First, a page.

Predictors of Technology Use among Older Adults: Evidence Ranging from Non-Users to Elite Users

TitlePredictors of Technology Use among Older Adults: Evidence Ranging from Non-Users to Elite Users
Publication TypeThesis
Year of Publication2022
AuthorsWan, X
UniversityUniversity of Central Florida
CityOrlando, FL
KeywordsCognition, Machine learning, socioeconomic, Technology

Older adults tend to under-utilize digital technology and online services that can yield
substantial benefits to their health and wellbeing. Addressing this problem requires
determining robust and consistent predictors of older adults’ technology use. Also, few
studies have examined older adults who are elite users of digital technology, who may
provide insights into how individuals can prepare to become competent users of future
technologies as they age. To address these gaps in the technology and aging literature,
this dissertation offers (1) large-scale machine learning analyses, (2) longitudinal
perspectives, (3) age group comparisons across the adult life span, (4) the novel
recruitment of elite, older users of digital technology, and (5) the development and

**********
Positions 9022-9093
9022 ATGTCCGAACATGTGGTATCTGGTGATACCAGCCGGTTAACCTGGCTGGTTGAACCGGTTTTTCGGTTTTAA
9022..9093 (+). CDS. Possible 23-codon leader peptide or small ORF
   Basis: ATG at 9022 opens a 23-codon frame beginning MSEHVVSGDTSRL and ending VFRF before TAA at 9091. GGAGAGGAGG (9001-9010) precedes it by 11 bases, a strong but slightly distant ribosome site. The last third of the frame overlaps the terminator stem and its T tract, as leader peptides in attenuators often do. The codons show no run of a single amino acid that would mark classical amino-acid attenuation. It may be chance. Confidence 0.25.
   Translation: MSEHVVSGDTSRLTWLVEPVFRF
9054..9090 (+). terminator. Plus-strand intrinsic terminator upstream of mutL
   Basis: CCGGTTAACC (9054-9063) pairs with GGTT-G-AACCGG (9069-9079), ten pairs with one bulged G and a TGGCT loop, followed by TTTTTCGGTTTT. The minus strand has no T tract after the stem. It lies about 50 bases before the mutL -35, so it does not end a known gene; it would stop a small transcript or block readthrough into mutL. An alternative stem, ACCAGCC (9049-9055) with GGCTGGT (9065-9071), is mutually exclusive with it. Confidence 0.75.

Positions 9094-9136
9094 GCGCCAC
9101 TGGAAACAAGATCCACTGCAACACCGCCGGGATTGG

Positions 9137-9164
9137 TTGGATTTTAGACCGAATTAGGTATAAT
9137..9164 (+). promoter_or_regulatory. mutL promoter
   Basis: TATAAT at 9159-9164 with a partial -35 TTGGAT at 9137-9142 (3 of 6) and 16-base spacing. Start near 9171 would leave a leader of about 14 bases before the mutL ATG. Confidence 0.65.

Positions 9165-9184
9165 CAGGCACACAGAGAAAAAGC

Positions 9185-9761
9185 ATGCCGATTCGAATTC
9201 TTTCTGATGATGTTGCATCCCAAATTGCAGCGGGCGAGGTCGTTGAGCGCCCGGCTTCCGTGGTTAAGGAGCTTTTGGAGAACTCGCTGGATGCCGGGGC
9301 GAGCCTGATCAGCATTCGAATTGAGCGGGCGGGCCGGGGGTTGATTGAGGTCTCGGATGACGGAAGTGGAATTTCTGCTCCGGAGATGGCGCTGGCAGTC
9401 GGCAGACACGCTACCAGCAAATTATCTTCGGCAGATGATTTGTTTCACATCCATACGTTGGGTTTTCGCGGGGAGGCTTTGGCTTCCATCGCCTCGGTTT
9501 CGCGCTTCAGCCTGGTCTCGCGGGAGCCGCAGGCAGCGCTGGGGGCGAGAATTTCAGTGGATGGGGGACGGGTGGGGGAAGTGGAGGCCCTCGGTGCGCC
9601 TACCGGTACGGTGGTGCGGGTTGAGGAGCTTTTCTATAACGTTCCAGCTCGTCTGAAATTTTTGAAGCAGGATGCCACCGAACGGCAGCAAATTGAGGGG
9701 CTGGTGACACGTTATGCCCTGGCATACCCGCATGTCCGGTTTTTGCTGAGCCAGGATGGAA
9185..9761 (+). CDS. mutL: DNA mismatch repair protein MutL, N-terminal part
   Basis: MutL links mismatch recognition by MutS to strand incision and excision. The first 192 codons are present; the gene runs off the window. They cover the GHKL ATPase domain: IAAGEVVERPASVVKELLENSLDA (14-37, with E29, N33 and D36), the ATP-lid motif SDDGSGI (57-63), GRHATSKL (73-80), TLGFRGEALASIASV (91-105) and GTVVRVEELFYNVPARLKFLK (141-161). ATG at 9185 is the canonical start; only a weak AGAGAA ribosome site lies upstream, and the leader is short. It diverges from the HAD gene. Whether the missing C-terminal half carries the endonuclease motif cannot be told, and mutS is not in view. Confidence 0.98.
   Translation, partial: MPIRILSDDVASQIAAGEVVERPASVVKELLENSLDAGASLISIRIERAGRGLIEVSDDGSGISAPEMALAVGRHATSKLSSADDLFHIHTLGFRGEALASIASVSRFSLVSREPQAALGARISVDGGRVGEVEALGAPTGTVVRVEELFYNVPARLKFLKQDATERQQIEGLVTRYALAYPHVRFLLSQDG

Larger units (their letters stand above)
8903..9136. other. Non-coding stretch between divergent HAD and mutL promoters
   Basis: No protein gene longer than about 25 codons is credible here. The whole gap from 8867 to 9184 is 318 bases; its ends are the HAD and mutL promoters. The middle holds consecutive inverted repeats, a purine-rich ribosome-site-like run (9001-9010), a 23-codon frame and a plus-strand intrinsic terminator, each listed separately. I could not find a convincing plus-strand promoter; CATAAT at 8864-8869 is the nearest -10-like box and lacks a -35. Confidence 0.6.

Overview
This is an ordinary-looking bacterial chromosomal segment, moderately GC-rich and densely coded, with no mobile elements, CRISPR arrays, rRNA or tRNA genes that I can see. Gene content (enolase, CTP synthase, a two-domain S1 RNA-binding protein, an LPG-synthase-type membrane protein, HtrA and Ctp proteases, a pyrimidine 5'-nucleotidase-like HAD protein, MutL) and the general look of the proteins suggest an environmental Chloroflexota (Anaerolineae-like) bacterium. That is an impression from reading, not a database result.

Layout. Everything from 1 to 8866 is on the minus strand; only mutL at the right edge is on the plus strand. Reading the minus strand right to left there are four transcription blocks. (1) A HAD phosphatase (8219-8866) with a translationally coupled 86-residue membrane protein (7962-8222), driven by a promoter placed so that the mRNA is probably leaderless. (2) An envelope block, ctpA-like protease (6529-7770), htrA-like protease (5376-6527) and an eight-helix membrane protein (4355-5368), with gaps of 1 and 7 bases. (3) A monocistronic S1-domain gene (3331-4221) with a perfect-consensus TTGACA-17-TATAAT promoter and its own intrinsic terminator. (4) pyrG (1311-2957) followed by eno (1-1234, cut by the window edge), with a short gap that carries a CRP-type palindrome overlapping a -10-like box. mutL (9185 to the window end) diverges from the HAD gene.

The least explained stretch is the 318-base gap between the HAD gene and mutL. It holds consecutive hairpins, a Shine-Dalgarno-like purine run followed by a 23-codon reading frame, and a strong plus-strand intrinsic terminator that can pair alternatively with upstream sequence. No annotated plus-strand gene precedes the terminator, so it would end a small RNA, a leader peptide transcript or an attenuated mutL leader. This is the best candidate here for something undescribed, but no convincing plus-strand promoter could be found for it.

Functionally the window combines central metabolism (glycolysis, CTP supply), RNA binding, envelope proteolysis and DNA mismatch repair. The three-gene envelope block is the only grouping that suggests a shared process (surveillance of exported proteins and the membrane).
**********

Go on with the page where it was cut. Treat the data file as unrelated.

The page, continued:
validation of a technology use scale focused on current innovations. In Study 1, data from
the Health and Retirement Study were used. Machine learning classified Internet users
versus non-users with an accuracy of ~80%. Across a 14-year span, results largely
supported current models of aging and technology use. Age, cognition, and
socioeconomics emerged as the most robust and consistent predictors of Internet use from
competition with hundreds of variables. In Study 2, the outcome variable was expanded
to include nine domains of technology use. Elite, older users exhibited many markers of
successful aging, including higher levels of cognition, socioeconomics, and self-efficacy.
Across studies, results suggested that skills needed to engage with technology at a basic
level differ slightly from those needed to reach higher levels of technology use.
Specifically, poor episodic long-term memory may pose a barrier to basic technology use
among older adults (e.g., assessing the Internet), while better short-term memory is
required to achieve elite-level technology use. These results highlight the potential value
of exposure to new technology at a younger age – when there are fewer barriers of entry
(e.g., cognitive limitations) and a foundation of technology use principles can be
developed and built upon across adulthood.

Citation Key12436